Map OpenGL ES 2.0 to Direct3D 11.1

Map OpenGL ES 2.0 to Direct3D 11

[This article is for Windows 8.x and Windows Phone 8.x developers writing Windows Runtime apps. If you’re developing for Windows 10, see the latest documentation]

When starting the process of porting your graphics architecture from OpenGL ES 2.0 to Direct3D for the first time, familiarize yourself with the key differences between the APIs. The topics in this section help you plan your port strategy and the API changes that you must make when moving your graphics processing to Direct3D.

In this section


Plan your port from OpenGL ES 2.0 to Direct3D

If you are porting a game from the iOS or Android platforms, you have probably made a significant investment in OpenGL ES 2.0. When preparing to move your graphics pipeline codebase to Direct3D 11 and the Windows Runtime, there are a few things you should consider before you start.

Compare EGL code to DXGI and Direct3D

The DirectX Graphics Interface (DXGI) and several Direct3D APIs serve the same role as EGL. This topic helps you understand DXGI and Direct3D 11 from the perspective of EGL.

Compare OpenGL ES 2.0 buffers, uniforms, and vertex attributes to Direct3D

During the process of porting to Direct3D 11 from OpenGL ES 2.0, you must change the syntax and API behavior for passing data between the app and the shader programs.

Compare the OpenGL ES 2.0 shader pipeline to Direct3D

Conceptually, the Direct3D 11 shader pipeline is very similar to the one in OpenGL ES 2.0. In terms of API design, however, the major components for creating and managing the shader stages are parts of two primary interfaces, ID3D11Device1 and ID3D11DeviceContext1. This topic attempts to map common OpenGL ES 2.0 shader pipeline API patterns to the Direct3D 11 equivalents in these interfaces.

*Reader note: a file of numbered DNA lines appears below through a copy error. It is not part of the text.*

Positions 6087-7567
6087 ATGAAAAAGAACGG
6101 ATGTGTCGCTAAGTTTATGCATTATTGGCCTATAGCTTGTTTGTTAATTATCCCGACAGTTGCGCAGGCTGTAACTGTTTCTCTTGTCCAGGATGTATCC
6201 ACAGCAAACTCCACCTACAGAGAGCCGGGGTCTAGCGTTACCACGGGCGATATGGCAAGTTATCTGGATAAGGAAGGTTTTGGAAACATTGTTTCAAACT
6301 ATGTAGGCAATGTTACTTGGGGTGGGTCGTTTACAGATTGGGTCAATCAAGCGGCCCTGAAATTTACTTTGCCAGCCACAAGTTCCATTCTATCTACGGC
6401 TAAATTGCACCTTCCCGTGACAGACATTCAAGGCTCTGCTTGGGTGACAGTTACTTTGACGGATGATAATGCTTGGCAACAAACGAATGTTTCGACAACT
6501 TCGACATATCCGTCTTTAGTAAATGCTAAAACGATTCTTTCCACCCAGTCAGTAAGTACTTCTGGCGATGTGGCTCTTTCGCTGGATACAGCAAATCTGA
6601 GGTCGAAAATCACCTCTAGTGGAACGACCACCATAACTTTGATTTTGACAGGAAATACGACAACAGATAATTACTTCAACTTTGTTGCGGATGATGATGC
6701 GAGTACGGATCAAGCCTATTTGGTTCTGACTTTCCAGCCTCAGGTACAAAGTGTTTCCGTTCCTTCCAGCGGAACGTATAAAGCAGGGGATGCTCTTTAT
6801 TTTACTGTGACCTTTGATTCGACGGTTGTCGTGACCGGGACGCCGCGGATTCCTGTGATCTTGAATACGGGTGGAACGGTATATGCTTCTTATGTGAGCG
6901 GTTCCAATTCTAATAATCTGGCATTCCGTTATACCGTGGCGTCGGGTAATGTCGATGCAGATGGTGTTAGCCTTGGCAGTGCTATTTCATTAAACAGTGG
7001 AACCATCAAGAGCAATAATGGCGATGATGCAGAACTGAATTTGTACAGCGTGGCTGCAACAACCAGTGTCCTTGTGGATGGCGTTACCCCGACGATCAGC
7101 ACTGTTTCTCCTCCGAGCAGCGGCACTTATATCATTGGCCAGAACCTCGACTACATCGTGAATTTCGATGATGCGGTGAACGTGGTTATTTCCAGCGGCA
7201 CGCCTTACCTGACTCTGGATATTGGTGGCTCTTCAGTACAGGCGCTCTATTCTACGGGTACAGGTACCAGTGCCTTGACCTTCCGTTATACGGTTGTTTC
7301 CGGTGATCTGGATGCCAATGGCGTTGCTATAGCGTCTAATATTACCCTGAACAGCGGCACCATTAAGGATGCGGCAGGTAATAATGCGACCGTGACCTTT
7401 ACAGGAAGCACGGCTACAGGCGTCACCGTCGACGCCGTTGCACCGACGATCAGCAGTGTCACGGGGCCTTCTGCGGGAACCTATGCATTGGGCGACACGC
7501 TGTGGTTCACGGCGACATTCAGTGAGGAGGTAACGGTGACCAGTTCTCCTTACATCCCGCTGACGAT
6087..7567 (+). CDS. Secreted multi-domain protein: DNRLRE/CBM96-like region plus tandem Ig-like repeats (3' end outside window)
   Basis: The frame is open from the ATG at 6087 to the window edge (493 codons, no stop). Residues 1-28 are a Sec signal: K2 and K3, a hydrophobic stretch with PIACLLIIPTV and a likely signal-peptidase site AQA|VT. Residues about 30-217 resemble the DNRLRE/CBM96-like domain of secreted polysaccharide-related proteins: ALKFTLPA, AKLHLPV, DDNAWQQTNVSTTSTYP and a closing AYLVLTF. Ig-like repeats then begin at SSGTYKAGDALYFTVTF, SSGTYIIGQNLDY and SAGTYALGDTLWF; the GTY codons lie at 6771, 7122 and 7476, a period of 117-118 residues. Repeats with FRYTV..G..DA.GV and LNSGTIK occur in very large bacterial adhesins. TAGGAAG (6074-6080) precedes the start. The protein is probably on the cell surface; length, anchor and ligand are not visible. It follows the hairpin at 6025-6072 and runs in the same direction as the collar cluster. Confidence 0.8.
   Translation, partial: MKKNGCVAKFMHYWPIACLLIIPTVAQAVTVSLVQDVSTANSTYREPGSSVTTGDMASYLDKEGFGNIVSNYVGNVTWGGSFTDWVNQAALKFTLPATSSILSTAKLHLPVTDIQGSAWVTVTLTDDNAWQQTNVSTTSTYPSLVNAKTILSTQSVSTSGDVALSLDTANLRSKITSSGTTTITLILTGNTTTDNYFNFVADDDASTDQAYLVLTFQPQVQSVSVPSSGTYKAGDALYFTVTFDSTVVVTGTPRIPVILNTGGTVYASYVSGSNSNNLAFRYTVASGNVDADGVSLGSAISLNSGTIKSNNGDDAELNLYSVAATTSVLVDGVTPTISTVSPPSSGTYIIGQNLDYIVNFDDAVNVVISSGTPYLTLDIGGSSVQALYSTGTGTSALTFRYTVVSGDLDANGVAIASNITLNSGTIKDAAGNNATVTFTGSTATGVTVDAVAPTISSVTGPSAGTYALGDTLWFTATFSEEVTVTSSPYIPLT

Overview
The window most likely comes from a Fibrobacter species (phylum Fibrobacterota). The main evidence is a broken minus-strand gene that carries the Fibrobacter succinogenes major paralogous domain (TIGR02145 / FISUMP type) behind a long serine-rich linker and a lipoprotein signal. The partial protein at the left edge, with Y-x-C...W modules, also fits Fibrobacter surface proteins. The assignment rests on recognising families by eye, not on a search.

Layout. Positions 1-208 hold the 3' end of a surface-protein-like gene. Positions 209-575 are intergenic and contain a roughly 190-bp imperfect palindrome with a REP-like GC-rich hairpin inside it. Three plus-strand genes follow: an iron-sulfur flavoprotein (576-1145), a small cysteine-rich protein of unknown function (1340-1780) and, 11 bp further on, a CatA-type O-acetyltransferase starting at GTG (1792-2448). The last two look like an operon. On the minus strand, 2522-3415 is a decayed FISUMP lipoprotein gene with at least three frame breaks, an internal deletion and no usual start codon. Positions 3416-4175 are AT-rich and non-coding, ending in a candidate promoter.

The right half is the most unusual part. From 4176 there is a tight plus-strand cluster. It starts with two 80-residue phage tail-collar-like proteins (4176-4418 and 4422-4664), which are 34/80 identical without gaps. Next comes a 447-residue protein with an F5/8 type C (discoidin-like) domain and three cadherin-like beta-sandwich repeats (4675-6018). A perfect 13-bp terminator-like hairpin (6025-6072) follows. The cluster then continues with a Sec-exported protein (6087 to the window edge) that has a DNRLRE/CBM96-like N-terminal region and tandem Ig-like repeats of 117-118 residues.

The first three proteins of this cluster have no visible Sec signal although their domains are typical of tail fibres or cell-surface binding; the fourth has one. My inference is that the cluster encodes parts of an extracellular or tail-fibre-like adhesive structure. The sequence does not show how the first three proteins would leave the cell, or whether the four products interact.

Notes on specific OpenGL ES 2.0 providers

These topics use the Khronos OpenGL ES 2.0 specification with platform-agnostic C. Both iOS and Android utilize the same specification and OpenGL ES 2.0 code developed for those platforms is very similar to the code snippets we will walk through, although they are typically exposed as object-oriented APIs. Also, due to the intricacies and language differences of each platform, there may be minor differences, especially in method parameter types, or in general language syntax. iOS, for instance, uses Objective-C. Android has the capability to use C++; however, some developers may have relied on a pure Java implementation. With that in mind, these topics should still be useful as the overall concepts, structure and usage of the OpenGL ES APIs do not differ.



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